The park will feature public art, overhead string lighting, firepits, outdoor seating, greenspace, and improved landscaping, which includes trees, hedges, and plant containers. The pocket park is also part of the city’s Syndicate social district, which allows for alcoholic beverages in designated public areas. It will host concerts and performances, workshops, and more. It’s expected that the park will be open sometime this summer.

Renderings courtesy of the MEDC.

“Community is such an important part of our lives, and having another place for people to connect, to be social and be together, I think that's really important. I think it adds to the appeal here as you're driving through; it might make you want to just stop and check it out,” Cathy says. “If you see this cute little area where you can have a smoothie or stop after you've been to the farmers market, a place to sit and chat with someone, it's going to catch your eye.”

One of the most significant aspects in the design of the Enterprise Pocket Park project is that the park will be universally accessible. The park surface will be built at grade to ensure that it will be accessible to users of all abilities, including those on wheels. The Farmington DDA has partnered with the Disability Network of Eastern Michigan and Grissim Metz Andriese in designing the park.

Cathy Dinan Dillon at the new pocket park site in downtown Farmington. (Photo: David Lewinski)

It’s why the crowdfunding campaign was set at a lofty $75,000, a first for the Michigan Economic Development Corporation and their Public Spaces Community Places placemaking initiative. The MEDC program typically caps the program at $50,000 but has recently greenlighted placemaking projects that are universally accessible to try for $75,000 in their crowdfunding campaigns. As part of the program, should the Farmington DDA successfully raise $75,000 by Tuesday, Jan. 31, the MEDC will then contribute an additional $75,000 matching grant.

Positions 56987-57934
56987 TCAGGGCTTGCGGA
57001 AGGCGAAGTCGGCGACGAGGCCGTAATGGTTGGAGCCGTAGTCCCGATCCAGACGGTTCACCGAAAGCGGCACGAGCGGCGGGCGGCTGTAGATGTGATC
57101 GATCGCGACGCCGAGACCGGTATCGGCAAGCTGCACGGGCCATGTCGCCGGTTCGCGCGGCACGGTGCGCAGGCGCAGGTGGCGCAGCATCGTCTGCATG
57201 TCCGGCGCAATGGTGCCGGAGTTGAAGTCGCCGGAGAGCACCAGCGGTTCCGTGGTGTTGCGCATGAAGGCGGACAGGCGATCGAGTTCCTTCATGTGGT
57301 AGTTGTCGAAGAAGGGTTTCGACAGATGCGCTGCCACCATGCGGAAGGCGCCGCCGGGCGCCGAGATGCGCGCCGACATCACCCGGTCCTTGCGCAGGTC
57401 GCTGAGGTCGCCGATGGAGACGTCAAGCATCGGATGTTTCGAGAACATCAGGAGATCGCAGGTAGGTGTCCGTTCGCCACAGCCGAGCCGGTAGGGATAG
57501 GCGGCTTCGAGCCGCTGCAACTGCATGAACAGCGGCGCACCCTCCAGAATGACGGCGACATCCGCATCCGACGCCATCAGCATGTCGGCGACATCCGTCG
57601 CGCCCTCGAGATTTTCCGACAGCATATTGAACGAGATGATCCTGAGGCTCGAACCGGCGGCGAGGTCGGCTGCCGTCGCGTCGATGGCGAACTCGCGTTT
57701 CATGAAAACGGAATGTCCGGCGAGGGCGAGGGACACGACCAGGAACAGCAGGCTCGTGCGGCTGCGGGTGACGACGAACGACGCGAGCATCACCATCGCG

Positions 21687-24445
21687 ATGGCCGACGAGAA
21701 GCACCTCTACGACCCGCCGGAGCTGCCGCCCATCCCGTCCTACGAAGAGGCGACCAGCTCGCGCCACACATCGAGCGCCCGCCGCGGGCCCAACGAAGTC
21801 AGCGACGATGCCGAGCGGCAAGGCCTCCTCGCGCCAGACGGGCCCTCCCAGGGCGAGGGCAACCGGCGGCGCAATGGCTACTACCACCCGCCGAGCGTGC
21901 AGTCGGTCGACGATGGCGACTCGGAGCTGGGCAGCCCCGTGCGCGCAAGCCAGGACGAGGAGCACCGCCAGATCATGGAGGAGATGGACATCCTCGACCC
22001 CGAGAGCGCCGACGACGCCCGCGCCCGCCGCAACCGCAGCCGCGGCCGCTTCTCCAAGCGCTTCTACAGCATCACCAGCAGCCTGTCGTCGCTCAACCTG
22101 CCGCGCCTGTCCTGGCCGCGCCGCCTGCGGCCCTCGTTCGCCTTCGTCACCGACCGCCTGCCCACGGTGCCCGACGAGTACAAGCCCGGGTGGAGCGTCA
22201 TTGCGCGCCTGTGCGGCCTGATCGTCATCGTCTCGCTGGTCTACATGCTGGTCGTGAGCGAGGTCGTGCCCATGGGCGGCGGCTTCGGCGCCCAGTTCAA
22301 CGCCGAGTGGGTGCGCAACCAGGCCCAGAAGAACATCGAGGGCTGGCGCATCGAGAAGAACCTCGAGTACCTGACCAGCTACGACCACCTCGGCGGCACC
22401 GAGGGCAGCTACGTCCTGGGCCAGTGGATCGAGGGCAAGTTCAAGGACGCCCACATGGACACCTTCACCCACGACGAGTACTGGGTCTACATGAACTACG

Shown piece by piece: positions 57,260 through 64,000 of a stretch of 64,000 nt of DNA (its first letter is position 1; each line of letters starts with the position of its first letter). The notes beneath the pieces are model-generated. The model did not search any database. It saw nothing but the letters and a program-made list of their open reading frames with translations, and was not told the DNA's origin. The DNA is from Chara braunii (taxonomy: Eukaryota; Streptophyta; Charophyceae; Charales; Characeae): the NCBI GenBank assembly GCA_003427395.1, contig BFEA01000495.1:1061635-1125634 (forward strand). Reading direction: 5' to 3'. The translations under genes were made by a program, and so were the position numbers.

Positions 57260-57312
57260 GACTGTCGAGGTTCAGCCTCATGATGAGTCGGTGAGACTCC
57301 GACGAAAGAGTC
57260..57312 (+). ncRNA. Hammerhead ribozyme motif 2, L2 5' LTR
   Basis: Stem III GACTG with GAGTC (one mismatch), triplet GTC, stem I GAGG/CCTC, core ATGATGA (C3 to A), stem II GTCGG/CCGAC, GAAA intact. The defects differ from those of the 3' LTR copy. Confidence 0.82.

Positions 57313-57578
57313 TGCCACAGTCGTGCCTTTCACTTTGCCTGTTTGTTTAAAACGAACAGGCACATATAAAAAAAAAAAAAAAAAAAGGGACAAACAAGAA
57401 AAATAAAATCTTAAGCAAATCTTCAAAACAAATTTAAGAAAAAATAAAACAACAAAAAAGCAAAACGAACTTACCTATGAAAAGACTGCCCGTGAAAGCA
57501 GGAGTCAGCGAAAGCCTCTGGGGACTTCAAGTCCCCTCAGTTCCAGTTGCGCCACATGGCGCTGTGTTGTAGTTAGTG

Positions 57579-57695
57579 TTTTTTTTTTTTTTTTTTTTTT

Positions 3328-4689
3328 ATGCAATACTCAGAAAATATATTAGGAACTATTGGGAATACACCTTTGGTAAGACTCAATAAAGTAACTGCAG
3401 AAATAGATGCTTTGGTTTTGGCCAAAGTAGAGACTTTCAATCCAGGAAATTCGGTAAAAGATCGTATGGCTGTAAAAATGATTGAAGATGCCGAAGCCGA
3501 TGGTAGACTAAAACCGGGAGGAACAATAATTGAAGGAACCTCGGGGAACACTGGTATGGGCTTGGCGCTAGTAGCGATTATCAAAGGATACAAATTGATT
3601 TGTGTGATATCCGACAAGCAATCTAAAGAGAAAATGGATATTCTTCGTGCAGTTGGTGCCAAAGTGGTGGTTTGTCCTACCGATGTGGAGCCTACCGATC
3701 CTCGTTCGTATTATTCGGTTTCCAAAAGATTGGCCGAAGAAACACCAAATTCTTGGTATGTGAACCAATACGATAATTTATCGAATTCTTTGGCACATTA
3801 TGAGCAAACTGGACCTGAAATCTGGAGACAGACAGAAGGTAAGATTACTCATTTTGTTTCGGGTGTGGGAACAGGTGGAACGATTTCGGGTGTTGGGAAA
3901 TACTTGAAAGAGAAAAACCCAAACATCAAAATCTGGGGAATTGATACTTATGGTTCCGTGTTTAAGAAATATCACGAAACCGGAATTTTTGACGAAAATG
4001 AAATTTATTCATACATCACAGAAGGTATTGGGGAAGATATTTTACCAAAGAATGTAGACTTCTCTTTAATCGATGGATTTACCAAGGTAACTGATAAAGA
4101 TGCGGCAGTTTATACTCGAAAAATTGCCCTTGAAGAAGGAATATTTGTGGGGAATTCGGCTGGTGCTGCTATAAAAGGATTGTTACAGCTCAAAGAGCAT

Renderings courtesy of the MEDC.The crowdfunding campaign, which is accessible online, is nearly there, having reached upwards of $73,000 as of publication. The support from the community has come in myriad ways, including from downtown businesses like the Civic Theater and Bodhi Yoga, with each donating money raised from special movie showings and yoga classes, respectively. Those individuals that donated $25 online would receive a $10 gift card to downtown Farmington businesses, thanks to a DDA partnership with DTE Energy. Downtown officials recommended recipients to use their gift cards at Sipp Smoothie & Juice Bar so as to help the business out while construction occurs outside their doors.

Newspaper clippings courtesy of Cathy Dinan Dillon.A lasting legacy

Per campaign rules, $10,000 of the Dinan Foundation’s $25,000 gift went to the crowdfunding campaign goal, with the rest going directly to the project itself. Cathy says that it’s still too early in the process to reveal the official name of the new park, although the Dinan family name will no doubt be front and center. 

“My parents are already part of the history here and to continue that history with our name, I think it's important for the city to have that, and that the park isn’t named after a credit card or corporation but a local family that continues to be part of the investment here,” Cathy says. 

“My Sister Denise and I really believe in the enhancement and advancement of Farmington. We see great things happening in this city where we grew up. And we want to be a part of it and to leave a family legacy that can inspire other families to live and invest here, too.”

Visit Patronicity online to learn more about Enterprise Pocket Park, the crowdfunding campaign, and more.
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Read more articles by MJ Galbraith.

MJ Galbraith is a writer and musician living in Detroit. Follow him on Twitter @mikegalbraith.